When the public hinders public safety

Published on December 15th, 2019

You can’t walk far along the water’s edge in Ireland without passing a throwable lifesaving ring. They are honestly everywhere – an impressive statement on water safety – but when you approach the stand, you also see something else. Alongside the emergency contact information is the statement, “A Stolen Ringbuoy – A Stolen Life.”

As Tom MacSweeney reports for Afloat, vandalism is a reoccurring problem for the lifebuoys:


I have no hesitation in saying that I detest those who vandalize public lifebuoys. Prosecuting and convicting such people, because their actions endanger life is, without question, absolutely necessary.

However, new legislation to make it easier for Gardai (a predominantly unarmed police force) to do so and which would provide for a five-year jail sentence for those convicted has been held up in the Dáil (Irish government) for two years.

It is hard to understand why.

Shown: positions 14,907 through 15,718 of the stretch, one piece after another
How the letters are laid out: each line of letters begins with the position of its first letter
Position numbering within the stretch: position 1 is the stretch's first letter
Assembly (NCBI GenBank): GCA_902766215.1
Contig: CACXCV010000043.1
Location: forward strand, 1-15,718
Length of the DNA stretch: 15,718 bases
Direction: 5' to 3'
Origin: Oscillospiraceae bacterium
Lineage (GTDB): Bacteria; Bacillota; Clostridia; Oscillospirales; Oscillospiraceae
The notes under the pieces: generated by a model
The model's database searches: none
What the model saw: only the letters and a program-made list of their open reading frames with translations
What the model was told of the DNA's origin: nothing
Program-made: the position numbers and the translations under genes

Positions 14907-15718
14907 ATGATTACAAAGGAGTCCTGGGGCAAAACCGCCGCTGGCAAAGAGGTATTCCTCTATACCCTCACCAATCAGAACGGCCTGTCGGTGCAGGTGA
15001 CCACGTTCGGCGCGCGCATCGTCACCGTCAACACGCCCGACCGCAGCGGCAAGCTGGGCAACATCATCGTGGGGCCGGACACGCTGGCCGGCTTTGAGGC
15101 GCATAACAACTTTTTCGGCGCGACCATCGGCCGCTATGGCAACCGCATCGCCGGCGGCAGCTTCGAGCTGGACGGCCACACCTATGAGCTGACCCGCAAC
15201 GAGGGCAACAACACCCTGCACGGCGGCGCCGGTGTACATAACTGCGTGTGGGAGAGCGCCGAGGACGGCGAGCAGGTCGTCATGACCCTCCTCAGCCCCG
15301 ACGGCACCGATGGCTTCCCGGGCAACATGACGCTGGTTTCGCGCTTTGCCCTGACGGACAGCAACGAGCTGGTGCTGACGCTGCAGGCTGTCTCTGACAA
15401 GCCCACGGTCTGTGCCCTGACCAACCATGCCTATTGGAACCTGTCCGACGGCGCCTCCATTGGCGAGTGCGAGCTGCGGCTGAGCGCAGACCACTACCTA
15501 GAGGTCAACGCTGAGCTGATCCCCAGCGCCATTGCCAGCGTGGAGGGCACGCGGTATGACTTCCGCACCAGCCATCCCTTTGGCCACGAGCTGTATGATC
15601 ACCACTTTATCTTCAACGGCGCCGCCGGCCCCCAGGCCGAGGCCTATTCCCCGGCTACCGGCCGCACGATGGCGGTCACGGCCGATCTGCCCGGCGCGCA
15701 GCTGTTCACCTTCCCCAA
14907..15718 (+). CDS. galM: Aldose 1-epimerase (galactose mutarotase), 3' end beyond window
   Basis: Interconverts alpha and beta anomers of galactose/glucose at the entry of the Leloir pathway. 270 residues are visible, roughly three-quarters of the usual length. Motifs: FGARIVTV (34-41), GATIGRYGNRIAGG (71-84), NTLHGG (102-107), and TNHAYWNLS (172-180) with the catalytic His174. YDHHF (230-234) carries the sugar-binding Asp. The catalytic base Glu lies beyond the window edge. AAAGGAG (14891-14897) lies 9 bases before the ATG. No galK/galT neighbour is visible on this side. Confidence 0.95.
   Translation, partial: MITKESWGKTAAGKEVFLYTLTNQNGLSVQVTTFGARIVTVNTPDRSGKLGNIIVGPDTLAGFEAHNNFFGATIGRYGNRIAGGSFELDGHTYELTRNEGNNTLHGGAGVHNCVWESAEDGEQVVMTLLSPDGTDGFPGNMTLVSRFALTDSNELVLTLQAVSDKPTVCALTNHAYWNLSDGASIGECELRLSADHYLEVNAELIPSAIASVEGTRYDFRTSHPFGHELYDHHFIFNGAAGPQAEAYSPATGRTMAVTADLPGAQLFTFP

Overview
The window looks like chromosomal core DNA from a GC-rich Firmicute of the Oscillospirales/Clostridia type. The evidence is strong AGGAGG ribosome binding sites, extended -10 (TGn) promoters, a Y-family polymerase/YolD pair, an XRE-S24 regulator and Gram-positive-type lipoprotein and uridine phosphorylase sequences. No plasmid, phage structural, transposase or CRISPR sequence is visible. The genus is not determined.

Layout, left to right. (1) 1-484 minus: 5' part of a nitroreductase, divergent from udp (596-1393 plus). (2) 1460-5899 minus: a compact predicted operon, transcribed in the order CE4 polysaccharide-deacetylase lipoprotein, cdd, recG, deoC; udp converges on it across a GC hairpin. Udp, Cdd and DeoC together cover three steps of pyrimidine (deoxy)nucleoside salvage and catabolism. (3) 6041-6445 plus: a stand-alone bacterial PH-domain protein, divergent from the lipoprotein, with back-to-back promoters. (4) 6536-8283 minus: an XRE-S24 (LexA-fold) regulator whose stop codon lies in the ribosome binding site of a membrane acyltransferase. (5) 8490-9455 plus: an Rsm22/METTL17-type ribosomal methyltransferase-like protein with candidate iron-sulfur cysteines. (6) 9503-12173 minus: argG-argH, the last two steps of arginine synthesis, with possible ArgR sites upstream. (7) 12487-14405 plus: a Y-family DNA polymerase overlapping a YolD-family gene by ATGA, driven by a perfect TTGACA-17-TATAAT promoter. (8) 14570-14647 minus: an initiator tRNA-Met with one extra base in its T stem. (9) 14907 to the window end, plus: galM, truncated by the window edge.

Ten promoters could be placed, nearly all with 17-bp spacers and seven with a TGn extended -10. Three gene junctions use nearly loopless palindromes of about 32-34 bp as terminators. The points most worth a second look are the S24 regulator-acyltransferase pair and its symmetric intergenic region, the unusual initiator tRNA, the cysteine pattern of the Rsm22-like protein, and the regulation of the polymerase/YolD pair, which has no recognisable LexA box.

This equipment is a major part of the National Drowning Prevention Strategy. Local and Harbor Authorities provide ring buoys in yellow boxes but are having to spend €50,000 a year to replace an estimated 1,500 that are stolen or vandalized. Dublin City Council had to replace 500 last year at a cost of €20,000.

Cities, towns and urban areas are generally the locations where vandalism and theft are worst

Water Safety Ireland is working with Dublin Smart Docklands on a technological solution for the problem, according to the Chief Executive of Water Safety, John Leech. He discussed the problem on the podcast below:

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